It’s bad enough that in the wake of Bin Laden’s killing, Bush’s old torture crew came out of the woodwork to take credit. But worse, we’ve had guest appearances in the news this past week from criminal Secretaries of State.

I don’t know why Condi Rice thinks she deserves a free ride for her lead roles in lying about the basis for the Iraq War and sanctioning torture. But there she was a week ago, holding forth at Stanford Law School about international relations. She did not go unchallenged, as you can see in the video above. Whatever a viewer may think about violations of the rules of decorum, at least the protestors got their facts right.

And now Henry, shameless violator of international law, is back, cashing in yet again with a new book On China, reviewed by Max Frankel in today’s NYT.

I know Condi and Henry will never be held accountable. I know they will not show remorse for their actions. But why must we continue to reward them?

Categories: Politics, Torture, War

Sentence of the Week

May 15, 2011 1 comment

Usually, my sentences of the week are bad ones. This one’s a good one.

Earlier this afternoon, one of Roger Angell’s occasional baseball posts appeared at the New Yorker blog site. In writing about New York Yankee Jorge Posada, who at 39 is having a bad season and chose not to play yesterday, Angell added a variation to his decades-long theme that baseball is just darned hard:

For this fan, one of the compelling traits about baseball at its top level is its insatiable difficulty, which shows itself most ferociously to arriving rookies and to older players, no matter how celebrated, on their way out.

Of course, occasionally a player has a stretch that fools you into thinking it’s easy. Like Carl Yastrzemski in 1967. Alas, it didn’t last.

Categories: Baseball, Writing

Domestic Drones

May 12, 2011 Leave a comment

I’ve been a little quiet on the political front lately. I apologize. It’s so hard to keep up with all the developments. The killing of Osama. Obama’s subsequent announcements that he is ending US military engagement in Afghanistan, closing Guantánamo, and initiating a truth-finding inquiry into Bush administration torture enhanced interrogation. Where to begin?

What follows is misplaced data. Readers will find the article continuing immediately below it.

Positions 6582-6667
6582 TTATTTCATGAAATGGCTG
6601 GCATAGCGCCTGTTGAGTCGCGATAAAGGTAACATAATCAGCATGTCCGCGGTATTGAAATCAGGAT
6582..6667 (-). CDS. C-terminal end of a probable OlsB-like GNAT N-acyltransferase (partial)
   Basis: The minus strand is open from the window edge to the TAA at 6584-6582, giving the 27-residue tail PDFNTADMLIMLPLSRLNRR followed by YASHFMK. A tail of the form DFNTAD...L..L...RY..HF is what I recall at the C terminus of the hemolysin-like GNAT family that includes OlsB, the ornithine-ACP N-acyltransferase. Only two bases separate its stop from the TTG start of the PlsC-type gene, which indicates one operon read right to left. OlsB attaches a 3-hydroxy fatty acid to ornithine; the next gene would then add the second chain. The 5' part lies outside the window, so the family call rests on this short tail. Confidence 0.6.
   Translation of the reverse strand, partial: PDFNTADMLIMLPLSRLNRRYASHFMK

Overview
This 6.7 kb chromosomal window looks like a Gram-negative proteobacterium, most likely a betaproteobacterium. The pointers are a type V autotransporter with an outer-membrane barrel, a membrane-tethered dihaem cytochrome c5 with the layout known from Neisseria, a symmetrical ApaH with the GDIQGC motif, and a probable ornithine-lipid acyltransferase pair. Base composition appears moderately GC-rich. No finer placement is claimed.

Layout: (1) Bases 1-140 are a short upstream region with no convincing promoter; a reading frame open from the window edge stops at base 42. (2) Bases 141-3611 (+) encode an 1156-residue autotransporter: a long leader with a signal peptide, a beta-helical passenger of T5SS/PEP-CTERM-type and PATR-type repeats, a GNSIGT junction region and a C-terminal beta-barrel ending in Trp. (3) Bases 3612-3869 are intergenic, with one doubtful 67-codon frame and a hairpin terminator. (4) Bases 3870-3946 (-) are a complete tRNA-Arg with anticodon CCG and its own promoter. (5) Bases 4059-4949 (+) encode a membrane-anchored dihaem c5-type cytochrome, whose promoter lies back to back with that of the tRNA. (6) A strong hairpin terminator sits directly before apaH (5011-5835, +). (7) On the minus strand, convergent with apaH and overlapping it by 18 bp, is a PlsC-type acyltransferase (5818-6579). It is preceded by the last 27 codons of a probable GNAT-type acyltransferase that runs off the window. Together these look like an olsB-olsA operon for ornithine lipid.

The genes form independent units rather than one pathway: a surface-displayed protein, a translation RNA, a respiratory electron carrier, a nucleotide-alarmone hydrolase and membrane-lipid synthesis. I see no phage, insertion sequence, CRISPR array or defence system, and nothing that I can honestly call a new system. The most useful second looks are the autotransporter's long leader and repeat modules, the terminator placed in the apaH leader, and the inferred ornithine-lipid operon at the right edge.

What? I was dreaming? All of it? Not quite? Oh. So we killed Osama, then days later shot missiles from a drone over Yemen in an assassination attempt on Anwar al-Awlaki, the US citizen yet to be tried or convicted of any crime? Got it.

Gotta love those drones. Are they cool or what? On Monday, emptywheel reported on the provision in the House Armed Services Committee Mark-Up for next year’s Defense Authorization including “funds to build drone hangars at four bases in the Continental US.”

This follows the news she reported last month that

a bunch of people claiming to be interested in jobs inserted an amendment into the FAA bill requiring the FAA to allow for drones in US airspace. … Aside from jobs, what’s remarkable about the push for drones is how amorphous the purpose of the drones are. Here’s Candice Miller, one of the sponsors of the amendment, describing the need:

My amendment is designed to help expedite and to improve the process by which FAA works with government agencies to incorporate unmanned aerial vehicles, or UAVs as they’re commonly called, into the National Airspace System. Currently, Mr. Chairman, law enforcement agencies across the country, from Customs and Border Protection to local police departments, et cetera, are ready to embrace the new technology and to start utilizing UAVs in the pursuit of enforcing the law and protecting our border as well.